King Stropharia (stropharia rugosoannulata) is a mushroom of many names.  Whether you know it as the Garden Giant, Wine Cap, or Burgundy Mushroom, it’s a fungus that’s much talked about in gardening and permaculture circles, and with good reason.  As one of the easiest and most productive mushrooms to grow outdoors, King Stropharia is a wonderful addition to the home or market garden.

I first started growing this mushroom some five or six years ago, using spawn bags that had sat outside frozen solid all winter.  In early May, my partner Tamara and I cleared the paths between beds in our garden, then put down a base of wet cardboard (most mushrooms’ favorite food) before sprinkling the now-thawed Stropharia spawn and covering it with fresh deciduous wood chips.  

I’m pretty sure that that same patch is still fruiting today.  We lay down extra wood chips periodically, as this mushroom is an aggressive decomposer, but besides that we pretty much just sit back and wait for the mushrooms to roll in.  The Stropharia tend to pop up along the borders of the path, at the intersection with the annual vegetable beds.  There they benefit from regular watering, and the ample shade provided by the type of garden that grows by itself when you’re paying all your attention to the mushroom farm.

Stropharia can grow to an impressive size (hence the “King” or “Giant”), but are best consumed before the cap is fully open, and when the veil on the underside is still intact.  As a relatively soft-fleshed mushroom growing outdoors, they can also attract insects and slugs if left to over-ripen.  They substitute well for button mushrooms or portabella in most recipes, and have a taste once memorably described as like “undercooked potatoes soaked in Burgundy.”  We love them lightly sauteed or grilled, and harvest them regularly from May through September each year.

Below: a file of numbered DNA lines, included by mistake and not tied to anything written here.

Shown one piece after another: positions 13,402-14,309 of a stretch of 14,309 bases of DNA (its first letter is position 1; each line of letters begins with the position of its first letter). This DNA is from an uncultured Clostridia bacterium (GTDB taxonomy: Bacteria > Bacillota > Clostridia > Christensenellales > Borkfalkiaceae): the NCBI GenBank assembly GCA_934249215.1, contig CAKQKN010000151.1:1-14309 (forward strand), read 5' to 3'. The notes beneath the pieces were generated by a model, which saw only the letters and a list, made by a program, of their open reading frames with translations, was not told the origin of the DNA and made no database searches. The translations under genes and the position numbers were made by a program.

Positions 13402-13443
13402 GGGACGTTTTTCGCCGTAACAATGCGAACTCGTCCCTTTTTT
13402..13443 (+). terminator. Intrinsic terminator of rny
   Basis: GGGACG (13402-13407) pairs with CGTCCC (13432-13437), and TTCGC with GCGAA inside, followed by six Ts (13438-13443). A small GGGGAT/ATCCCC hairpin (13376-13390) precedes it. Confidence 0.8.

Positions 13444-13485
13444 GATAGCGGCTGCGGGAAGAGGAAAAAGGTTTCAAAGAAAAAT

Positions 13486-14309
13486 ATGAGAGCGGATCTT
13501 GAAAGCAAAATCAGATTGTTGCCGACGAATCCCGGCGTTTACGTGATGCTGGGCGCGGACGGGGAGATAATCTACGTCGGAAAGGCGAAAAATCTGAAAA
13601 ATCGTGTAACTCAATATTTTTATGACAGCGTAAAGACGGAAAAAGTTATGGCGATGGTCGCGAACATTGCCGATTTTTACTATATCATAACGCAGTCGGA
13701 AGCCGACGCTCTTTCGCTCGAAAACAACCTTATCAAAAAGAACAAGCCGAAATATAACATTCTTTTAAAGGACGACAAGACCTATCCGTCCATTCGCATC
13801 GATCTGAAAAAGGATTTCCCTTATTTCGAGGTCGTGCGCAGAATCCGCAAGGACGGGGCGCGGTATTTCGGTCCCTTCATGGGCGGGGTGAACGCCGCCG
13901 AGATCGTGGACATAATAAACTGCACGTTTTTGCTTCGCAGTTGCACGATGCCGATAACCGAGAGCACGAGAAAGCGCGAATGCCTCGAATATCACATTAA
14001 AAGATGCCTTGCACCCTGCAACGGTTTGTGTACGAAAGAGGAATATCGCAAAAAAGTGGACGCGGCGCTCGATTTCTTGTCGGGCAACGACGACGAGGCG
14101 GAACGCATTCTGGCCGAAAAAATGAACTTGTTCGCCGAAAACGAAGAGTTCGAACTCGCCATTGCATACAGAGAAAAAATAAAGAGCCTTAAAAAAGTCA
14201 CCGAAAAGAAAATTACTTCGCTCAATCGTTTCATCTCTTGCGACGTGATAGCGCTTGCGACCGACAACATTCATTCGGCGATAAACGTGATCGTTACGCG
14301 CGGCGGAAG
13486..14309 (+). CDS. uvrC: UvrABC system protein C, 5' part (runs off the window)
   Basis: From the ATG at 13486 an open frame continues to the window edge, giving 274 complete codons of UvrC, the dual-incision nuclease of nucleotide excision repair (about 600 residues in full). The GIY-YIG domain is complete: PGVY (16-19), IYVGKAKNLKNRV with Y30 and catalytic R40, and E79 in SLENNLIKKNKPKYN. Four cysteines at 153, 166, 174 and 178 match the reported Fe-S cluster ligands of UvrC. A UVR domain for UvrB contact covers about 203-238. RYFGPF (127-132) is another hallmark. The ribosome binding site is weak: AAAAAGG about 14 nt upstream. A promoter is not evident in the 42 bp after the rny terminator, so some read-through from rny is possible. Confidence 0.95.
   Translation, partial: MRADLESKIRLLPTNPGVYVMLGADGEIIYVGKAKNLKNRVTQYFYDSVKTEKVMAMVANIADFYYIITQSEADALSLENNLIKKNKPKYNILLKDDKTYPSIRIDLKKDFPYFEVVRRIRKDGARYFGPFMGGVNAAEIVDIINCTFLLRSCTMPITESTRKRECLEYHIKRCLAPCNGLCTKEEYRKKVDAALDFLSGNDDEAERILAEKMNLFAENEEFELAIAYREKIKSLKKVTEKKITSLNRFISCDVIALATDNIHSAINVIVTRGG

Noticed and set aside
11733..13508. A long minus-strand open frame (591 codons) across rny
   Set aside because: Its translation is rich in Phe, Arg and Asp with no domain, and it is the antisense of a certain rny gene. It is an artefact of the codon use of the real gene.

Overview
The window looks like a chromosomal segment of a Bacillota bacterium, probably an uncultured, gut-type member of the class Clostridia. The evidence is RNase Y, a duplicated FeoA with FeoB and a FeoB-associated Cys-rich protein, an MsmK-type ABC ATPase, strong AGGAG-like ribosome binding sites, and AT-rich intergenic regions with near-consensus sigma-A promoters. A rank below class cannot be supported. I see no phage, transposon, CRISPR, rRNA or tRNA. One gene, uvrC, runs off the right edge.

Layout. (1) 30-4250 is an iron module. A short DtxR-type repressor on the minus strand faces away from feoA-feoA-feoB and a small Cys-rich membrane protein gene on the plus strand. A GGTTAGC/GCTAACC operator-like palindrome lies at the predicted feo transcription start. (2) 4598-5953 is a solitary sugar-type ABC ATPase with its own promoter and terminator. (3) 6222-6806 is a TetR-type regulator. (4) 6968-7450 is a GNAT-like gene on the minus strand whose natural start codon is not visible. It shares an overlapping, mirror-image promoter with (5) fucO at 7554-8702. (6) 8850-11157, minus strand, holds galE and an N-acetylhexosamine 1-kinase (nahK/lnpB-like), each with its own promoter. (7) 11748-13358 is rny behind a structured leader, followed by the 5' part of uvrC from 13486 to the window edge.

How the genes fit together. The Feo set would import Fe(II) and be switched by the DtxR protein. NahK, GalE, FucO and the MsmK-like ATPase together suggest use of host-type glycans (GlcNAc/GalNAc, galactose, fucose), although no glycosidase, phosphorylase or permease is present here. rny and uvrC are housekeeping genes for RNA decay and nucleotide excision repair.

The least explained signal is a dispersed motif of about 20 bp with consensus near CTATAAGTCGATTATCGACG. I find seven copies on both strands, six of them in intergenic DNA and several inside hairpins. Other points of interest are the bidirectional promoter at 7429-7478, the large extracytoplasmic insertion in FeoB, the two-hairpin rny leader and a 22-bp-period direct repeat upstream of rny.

Preferred growing media:  Stropharia love fresh hardwood chips, but will also tolerate a mix of hardwood and conifer (with the exception of cedar).  Straw is also a popular choice, as are other fibrous agricultural waste products.  The rhizomorphic (thick and ropey, root-like) mycelium grows best when the growing media has a large particle size with abundant air gaps.

Best time to start:  We like to start Stropharia patches in April or May in our interior BC climate.  Expect two to three months until fruiting, and a fruiting season from May through September in subsequent years.  This species is cold tolerant, but will need regular watering in the first month after inoculating. 

Expected yields:  Very good, but somewhat unpredictable.  Expect at least several lbs per year from each 5’x10’ bed.

As with any mushroom growing outdoors, correct identification is critical before consuming.  See our instructions  for details, and when in doubt, send us a message to confirm your ID!


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Mr. Mercy's Mushrooms maintains a diverse culture library of edible and medicinal fungi, with some of the most popular strains listed below.

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Pure mycelial culture for advanced growers with a Cleanroom. Use for anything, and add diversity to your culture library!

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